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Intangible cultural heritage

Traditions, knoweldge, craftsmanship techniques  
Photo: © UNESCO/James Muriuki

Local Healing Knowledge in the Pinzgau Region
Knowledge concerning nature and the universe in Salzburg, inscribed 2010

The traditional knowledge of healing treatments and their practical application possessed by people in the Pinzgau region was surveyed and documented in written form for the first time in 2005. The medicinal substances employed—such as pitch, mountain arnica, and St. John’s wort—are available locally, embedded in the cultural context, and hence inseparably linked with the region. The associated experiential knowledge is handed down orally and through actual practice in accordance with the “master-student principle”, with an important criterion being a given treatment’s effectiveness.

The disdain with which “home remedies” have been viewed since the 1960s has caused numerous homemade salves, tinctures, and the like to gradually disappear along with their recipes. But thanks to an initial survey, the TEH Verein [Association for Traditional European Medicine] now has a list that so far contains 106 medicines along with the associated indications and effects. In order for a recipe to be handed down, it needs to have proven its efficacy over the centuries.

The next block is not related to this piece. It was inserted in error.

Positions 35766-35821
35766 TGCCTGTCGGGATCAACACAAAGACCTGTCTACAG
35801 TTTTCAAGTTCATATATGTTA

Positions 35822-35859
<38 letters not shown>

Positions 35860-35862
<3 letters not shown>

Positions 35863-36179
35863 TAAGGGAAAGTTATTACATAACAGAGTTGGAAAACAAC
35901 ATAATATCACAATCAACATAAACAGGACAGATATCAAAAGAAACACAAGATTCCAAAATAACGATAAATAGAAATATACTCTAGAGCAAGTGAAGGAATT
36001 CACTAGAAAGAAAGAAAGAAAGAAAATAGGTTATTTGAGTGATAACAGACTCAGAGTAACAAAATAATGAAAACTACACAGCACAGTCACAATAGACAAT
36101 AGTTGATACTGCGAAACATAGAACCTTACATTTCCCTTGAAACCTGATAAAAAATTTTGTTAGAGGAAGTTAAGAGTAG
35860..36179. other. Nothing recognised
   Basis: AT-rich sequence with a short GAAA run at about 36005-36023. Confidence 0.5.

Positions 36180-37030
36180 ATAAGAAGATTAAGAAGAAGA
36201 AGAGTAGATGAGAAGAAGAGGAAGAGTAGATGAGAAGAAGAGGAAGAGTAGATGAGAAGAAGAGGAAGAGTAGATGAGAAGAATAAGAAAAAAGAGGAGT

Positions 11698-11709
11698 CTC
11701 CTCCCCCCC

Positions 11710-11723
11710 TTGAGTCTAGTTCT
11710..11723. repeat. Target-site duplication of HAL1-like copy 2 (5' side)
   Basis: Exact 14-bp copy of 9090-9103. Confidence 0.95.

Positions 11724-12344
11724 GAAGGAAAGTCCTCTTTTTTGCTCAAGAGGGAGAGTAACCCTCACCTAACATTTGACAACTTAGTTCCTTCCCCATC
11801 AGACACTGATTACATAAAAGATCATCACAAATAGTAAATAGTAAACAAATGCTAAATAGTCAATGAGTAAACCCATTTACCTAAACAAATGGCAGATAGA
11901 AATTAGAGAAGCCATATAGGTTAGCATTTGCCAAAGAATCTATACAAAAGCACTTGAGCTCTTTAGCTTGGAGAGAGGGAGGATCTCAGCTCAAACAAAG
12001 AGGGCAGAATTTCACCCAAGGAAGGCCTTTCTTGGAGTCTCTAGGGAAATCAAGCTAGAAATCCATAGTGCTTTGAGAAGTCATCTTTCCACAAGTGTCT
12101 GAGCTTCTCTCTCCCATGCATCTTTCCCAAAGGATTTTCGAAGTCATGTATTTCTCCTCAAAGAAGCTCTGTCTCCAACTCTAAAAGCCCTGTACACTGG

Residents of the Saalach Valley have a special relationship with resins, in particular spruce, fir, and larch resin, which are said to have astringent and antiseptic effects. Furthermore, arnica tincture (arnica schnapps) is likewise a popular traditional remedy. It is used for the most part topically for bruises with and without tissue damage, sprains, insect bites, black and blue marks, and rheumatic complaints.
Since requirements in terms of hygiene, shelf life, and product safety have become more stringent, the past few decades have seen numerous ingredients—such as animal fats—replaced by less perishable substances of mineral origin. Increasingly, however, natural bases for salves (olive oil, beeswax) are being reintroduced.

Courses of basic and further training in traditional healing practices native to the region have now come to enjoy particularly strong demand, reinforcing the significance of regional healing knowledge relative to non-European systems.


Theresia Harrer Vitzthum
5091 Unken



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